The Perfect Birth Control for Men Is Here. Why Can't We Use It?
After 30 years, the male birth control shot finally has momentum in the US.
Illustration: Lia Kantrowitz
The future is here, and it's not what we thought it would be. But screw flying cars and hoverboards—where is our legit birth control?
I remember reading Brave New World for the first time and picturing Lenina and Fanny Crowne prancing around the exercise lawn after dosing themselves with soma and completing the Malthusian Drill. The book came out in 1931, a year after scientists isolated the hormones that would later be used in our primary forms of birth control, but it wasn't until 30 years later that "the pill" became available—a decade longer if you were "unwed."
In present day 2015, the available options aren't great, and the burden still rests largely on women to mitigate the damages of our wanton impulses. Aside from the copper IUD, all the birth control devices and pharmaceuticals available to women alter our hormones with various weird side effects. When it comes to birth control for men, aside from condoms and pulling out (neither of which are very reliable in practice), a vasectomy has been the only other option for preventing unwanted pregnancies. Though there's about a coin-flip chance of it being reversible, those odds aren't enough to make it something guys under 40 typically consider. A few other male contraceptives are being explored, but there are no approved male contraceptive drugs in the United States (which was confirmed to me by US Food and Drug Administration spokesperson Andrea Fischer).
But what if there was a simple way a man to fire blanks until he and his partner were ready to have a kid—without the snip snap?
Medically, there is a way. It's been studied in animals and humans for more than 30 years with almost no documented complications. Known as "the male birth control injection," an application called RISUG (Reversible Inhibition of Sperm Under Guidance) was invented in India in the 1970s by Sujoy Guha, a professor of biomedical engineering at the Indian Institute of Technology. It's affordable, minimally invasive, and fully reversible—and it's the most effective, non-permanent way of preventing pregnancy (from the sperm side) the world has ever seen, according to studies so far.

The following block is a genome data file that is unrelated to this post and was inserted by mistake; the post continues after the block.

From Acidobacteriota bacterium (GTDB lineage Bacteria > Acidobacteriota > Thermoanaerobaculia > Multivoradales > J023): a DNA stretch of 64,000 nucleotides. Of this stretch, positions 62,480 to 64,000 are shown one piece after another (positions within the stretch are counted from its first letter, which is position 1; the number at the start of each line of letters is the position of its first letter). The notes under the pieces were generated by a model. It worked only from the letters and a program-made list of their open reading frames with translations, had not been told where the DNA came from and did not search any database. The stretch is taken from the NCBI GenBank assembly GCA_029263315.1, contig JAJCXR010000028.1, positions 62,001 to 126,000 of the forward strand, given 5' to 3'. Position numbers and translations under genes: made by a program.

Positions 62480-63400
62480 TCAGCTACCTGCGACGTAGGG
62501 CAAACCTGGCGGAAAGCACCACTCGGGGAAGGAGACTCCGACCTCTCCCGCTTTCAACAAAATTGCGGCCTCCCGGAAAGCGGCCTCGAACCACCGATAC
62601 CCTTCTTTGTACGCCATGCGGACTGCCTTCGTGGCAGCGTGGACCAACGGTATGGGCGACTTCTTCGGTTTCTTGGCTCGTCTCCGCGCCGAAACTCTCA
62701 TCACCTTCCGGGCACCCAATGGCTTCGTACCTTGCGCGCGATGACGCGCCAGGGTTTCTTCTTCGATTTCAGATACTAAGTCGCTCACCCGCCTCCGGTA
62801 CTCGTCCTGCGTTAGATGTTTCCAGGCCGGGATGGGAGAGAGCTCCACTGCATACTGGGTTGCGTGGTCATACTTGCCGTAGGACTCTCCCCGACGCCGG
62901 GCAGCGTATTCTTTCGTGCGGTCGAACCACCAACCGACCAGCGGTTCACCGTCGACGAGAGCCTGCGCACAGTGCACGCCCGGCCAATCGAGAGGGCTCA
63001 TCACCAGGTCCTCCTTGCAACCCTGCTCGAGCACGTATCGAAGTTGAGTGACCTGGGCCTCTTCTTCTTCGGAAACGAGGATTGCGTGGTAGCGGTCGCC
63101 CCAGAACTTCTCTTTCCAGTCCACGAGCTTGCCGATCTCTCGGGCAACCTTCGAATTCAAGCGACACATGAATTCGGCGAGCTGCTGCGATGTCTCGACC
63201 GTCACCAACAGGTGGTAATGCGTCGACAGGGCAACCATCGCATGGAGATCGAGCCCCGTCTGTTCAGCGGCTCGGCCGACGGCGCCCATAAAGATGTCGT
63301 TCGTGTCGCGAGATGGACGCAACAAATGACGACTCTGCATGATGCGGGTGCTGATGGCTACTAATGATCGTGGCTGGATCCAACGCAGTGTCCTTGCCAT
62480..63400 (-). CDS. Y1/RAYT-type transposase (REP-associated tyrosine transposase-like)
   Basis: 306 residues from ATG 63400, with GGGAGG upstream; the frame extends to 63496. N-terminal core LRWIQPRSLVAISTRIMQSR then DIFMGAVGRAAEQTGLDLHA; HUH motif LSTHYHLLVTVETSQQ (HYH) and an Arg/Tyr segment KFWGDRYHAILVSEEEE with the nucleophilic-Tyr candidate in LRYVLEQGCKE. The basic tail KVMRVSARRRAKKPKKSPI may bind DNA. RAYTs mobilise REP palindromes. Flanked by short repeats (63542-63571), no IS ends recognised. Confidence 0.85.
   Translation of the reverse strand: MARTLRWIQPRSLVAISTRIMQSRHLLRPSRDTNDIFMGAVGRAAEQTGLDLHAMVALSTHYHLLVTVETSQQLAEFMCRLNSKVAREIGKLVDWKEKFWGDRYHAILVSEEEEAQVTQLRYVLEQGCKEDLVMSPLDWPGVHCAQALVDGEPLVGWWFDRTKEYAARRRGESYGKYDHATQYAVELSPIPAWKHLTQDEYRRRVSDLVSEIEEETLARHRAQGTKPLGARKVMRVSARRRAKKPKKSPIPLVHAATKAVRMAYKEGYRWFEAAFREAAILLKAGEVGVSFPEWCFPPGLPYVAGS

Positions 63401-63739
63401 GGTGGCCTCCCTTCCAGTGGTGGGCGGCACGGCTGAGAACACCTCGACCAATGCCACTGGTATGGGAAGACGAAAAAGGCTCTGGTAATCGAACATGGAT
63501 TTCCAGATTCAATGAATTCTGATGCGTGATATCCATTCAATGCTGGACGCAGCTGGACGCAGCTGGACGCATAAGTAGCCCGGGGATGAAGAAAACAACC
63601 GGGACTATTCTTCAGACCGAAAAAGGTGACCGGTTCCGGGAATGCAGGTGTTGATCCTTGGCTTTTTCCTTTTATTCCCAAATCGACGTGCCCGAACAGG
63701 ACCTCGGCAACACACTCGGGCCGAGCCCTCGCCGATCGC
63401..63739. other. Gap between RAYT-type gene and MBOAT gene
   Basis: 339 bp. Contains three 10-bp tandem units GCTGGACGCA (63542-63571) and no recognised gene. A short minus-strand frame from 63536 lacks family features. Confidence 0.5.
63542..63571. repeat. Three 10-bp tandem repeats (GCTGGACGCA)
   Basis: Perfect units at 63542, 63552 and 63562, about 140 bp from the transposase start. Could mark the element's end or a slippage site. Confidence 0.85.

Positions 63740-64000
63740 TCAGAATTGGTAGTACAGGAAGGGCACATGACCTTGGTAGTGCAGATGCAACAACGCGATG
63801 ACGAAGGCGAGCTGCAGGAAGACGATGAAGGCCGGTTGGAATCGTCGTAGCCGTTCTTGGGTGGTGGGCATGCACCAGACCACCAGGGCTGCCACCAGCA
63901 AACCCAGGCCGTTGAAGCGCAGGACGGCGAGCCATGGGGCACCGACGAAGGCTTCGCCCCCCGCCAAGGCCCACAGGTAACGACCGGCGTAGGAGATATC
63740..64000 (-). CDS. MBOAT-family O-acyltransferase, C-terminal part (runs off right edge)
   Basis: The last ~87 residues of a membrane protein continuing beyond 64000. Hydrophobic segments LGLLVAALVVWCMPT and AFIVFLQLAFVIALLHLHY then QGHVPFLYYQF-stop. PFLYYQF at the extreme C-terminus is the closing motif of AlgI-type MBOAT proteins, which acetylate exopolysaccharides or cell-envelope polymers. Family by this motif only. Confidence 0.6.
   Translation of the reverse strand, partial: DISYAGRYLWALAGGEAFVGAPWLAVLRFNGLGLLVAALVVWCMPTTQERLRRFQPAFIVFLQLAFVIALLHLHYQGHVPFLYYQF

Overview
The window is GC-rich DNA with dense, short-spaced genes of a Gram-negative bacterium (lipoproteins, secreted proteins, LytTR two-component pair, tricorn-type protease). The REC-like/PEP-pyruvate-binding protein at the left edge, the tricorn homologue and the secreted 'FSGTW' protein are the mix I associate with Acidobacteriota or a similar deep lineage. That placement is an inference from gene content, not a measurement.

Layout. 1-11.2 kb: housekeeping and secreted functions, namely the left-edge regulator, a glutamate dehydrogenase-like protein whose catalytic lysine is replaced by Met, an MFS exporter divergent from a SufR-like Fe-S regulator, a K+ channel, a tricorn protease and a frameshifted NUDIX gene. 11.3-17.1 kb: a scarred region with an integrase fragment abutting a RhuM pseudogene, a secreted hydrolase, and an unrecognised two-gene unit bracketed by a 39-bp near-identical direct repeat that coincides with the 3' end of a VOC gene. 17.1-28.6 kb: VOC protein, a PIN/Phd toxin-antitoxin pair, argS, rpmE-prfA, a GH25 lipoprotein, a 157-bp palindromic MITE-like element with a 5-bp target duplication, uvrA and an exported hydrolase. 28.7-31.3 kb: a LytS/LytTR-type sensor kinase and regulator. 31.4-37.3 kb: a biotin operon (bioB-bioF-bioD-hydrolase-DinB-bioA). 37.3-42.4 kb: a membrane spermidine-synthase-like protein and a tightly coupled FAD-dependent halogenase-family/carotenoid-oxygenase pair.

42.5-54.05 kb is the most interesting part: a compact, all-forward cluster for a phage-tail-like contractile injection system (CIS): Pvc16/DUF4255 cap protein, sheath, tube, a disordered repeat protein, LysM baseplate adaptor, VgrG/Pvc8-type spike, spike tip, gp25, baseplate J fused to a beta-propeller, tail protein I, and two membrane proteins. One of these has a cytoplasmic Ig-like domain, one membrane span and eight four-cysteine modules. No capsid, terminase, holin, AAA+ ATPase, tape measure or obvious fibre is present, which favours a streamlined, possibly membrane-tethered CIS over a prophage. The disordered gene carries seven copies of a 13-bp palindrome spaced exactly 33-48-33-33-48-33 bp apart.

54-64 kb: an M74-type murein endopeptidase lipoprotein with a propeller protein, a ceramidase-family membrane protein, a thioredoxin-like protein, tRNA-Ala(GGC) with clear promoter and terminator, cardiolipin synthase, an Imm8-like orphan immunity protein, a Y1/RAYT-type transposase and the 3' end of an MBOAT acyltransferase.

In 2010, the US-based Parsemus Foundation, a not-for-profit organization with the mission of "finding low-cost solutions neglected by the pharmaceutical industry," purchased the patent for RISUG for $100,000. The organization is currently focusing on a slightly different birth control injection called Vasalgel which has a better chance of going to market in the US.
With the exception of certain fetish circles, most people would agree: sharp objects + genitals = scary
The process takes about 15 minutes. A doctor injects a tiny dot of a synthetic gel into the sperm-carrying tube just outside of each testicle. Once injected, the gel sets in the tube and acts like a filter, allowing fluid to pass through but not sperm.
"Like water might percolate through Jello," said Elaine Lissner, director of the Parsemus Foundation.
This isn't like a Depo-Provera shot you have to get once every few months either—once injected, the sperm-filtering gel would remain in place for 10 years. If the recipient decides he wants to take a shot at having kids at any point in between, all it takes is another injection of sodium bicarbonate (aka baking soda) to dissolve the liquid, and the sperm factory becomes operational again.
It may sound too good to be true, but clinical and animal trials in India have shown that the method works with near-perfect results and no serious side effects. And unlike the birth control pill and condoms, which have a real-life efficacy rate far lower than the 'perfect use' scenarios advertised on the packages, the birth control injection, like an IUD, comes with virtually no room for human error.